|The tour of Valletta in Malta starts from the imposing outer walls of of the city, where an elevator (pictured right) links the downtown with the harbor below. Valletta was founded in the sixteenth century by the Knights of St. John, and is one of the richest place for history in the world.
|Panoramic photos of Senglea, Vittoriosa and Valletta, taken from a vantage point along the walls of Valletta, the capital of the state of Malta.|
|Once entering the main gate through the walls of Valletta, a world of ancient buildings and streets decorated for the many festivals that take place during the summer, soon opens.|
|Valletta is home to numerous churches, many of which date back to the sixteenth century. For the amount of monuments in Valletta and their state of preservation, UNESCO included the entire city among the World Heritage Sites.|
|The narrow streets of Valletta, where it is pleasant to spend some time strolling around the alleys that are home to antique shops and churches.|
|Pictures of Valletta. The architecture of Valletta is quite interesting and unusual: the houses are built with a light-colored limestone, which is available on the island, providing good insulation against both heat and cold, while windows and balconies are usually equipped with a very characteristic small wooden veranda.|
|The tour to Valletta continues visiting various places that offer beautiful views over the seafront and harbor.|
|What is the most important attraction in Malta? One of the attractions not to be missed during any tour to Valletta, regardless of the time available, it is the magnificent Cathedral of St. John, the largest church in Malta, dating back to the sixteenth century. The interior of the cathedral of St. John in Malta, is built in Maltese Baroque style, which has very rich colorful decorations onto ceiling and columns that support the structure.|
|Pictures of St. John Cathedral in Malta. The floor of the Cathedral of St. John in Valletta, presents a mosaic of marble plaques of various colors, inlaid to form a huge mosaic that represents true works of art. To preserve this beautiful floor, it is forbidden to enter the Cathedral of St. John in heels.
|More photos of St. John's Cathedral in Valletta (Malta). Along the sides of the nave, the cathedral of St. John's presents a series of chapels dedicated to the various divisions (by nationality) of the Order of St. John.
|The pipe organ behind the altar of the Cathedral of St. John, surrounded by lavishly decorated in Maltese baroque art.
|Some details on the altar of the Cathedral of St. John's and the entrance to the chapel of Auvergne.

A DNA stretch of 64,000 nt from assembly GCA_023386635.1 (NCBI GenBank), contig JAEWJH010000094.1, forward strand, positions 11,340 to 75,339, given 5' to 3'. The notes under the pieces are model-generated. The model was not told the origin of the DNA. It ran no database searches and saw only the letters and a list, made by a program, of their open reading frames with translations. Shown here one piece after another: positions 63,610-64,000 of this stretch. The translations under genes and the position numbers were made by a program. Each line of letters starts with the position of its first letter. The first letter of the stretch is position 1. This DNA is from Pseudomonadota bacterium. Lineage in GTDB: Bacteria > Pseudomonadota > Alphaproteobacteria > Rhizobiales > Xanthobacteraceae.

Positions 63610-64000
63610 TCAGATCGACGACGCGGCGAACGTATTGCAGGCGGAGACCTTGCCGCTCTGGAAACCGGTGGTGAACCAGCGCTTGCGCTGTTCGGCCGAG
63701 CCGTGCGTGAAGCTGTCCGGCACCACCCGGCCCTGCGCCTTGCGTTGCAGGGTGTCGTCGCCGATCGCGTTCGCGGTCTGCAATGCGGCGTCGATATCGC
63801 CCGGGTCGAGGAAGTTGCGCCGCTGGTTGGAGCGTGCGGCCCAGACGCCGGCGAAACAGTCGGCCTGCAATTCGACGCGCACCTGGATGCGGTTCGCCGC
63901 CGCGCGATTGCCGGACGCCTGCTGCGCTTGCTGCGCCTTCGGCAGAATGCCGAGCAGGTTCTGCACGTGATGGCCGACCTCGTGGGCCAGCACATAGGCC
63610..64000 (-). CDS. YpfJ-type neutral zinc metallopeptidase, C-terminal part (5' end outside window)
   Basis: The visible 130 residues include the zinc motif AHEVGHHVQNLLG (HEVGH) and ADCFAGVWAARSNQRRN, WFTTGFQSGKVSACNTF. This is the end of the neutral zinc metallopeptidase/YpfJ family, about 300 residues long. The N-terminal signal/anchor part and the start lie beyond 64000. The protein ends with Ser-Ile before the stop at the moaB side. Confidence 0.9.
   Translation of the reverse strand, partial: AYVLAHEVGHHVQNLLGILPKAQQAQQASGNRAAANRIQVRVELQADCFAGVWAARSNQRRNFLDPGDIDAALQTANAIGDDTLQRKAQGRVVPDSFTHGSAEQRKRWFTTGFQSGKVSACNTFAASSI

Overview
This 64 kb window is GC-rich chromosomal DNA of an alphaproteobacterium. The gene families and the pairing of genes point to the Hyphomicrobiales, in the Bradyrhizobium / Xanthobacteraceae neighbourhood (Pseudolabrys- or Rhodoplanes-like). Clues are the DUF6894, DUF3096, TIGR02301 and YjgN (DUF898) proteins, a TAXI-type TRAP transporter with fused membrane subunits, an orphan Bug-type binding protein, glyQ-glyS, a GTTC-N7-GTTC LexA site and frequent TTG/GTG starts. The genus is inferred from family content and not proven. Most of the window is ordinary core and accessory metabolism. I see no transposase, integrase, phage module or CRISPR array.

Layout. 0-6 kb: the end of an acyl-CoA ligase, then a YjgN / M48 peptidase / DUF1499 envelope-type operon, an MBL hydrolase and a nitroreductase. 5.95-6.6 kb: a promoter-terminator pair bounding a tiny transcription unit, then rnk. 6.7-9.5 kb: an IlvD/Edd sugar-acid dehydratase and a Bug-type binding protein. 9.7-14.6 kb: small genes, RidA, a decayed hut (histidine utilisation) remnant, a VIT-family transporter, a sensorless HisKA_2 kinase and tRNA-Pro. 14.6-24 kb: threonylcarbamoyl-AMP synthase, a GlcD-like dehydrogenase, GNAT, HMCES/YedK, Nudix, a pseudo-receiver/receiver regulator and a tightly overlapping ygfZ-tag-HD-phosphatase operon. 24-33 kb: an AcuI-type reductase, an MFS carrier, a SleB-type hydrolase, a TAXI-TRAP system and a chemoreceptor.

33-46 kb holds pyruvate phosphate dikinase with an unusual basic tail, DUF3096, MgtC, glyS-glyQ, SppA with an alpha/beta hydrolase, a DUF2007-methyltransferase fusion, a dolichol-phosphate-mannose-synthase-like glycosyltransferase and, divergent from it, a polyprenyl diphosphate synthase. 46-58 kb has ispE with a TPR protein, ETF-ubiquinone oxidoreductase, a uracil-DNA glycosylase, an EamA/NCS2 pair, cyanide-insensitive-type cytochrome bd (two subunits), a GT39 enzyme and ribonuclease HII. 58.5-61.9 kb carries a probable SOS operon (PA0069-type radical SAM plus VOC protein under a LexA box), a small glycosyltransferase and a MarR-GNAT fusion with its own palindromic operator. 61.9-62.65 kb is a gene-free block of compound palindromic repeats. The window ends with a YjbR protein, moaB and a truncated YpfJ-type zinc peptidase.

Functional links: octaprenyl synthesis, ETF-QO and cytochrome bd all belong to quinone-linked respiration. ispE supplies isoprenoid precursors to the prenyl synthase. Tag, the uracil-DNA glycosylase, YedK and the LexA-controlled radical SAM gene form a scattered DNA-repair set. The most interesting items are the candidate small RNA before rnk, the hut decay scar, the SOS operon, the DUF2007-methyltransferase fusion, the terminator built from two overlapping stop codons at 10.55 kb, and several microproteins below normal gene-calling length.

|Photo of the altar of St. John's cathedral.|
|The trip to Valletta continues visiting the Palace of the Grandmaster. This historic building was the residence of the Grand Masters of the Knights of St. John, and after the independence of Malta in 1964, the building became the temporary seat of the Maltese Parliament, until the completion of a new building, built near the main gate of Valletta.|
|Pictures of Grandmaster's Palace in Malta. The Hall of the Armoury, with a finely frescoed ceiling, leading to the various rooms of the State Apartments. Typically, only a few of the apartments can be visited by tourists.
|The sumptuous rooms of the Grandmaster's Palace in Valletta, featuring frescoes dating back to the sixteenth century. Among the rooms visited by tourists, we recall the Council Chamber, the Dining Room, the Hall of the Supreme Council and the Hall of Ambassadors.|
|The Grand Master's Palace is also home to the Armory museum, a large collection of armor and weapons dating from sixteenth and eighteenth century.|
|Photos of weapons and armor collections in the Armory museum, inside the Grand Master's Palace in Valletta.|
|The tour of Valletta continues visiting the interesting National Museum of Archaeology, whose galleries are home to artefacts dating from the Neolithic to modern times.|
|Pictures of Fat Women. The National Museum of Archaeology in Malta is home to curious statues of "fat women" dating back to more than 5000 years ago, whose significance remains a mystery.
|Photos of Museum of Archaeology in Malta. In the left image, a molar of a Maltese elephant, now extinct. In the image to the right, a printing press dating from the beginning of the last century.|
|Photo of a coffin of Phoenician origin, collected in the Museum of Archaeology in Malta.|
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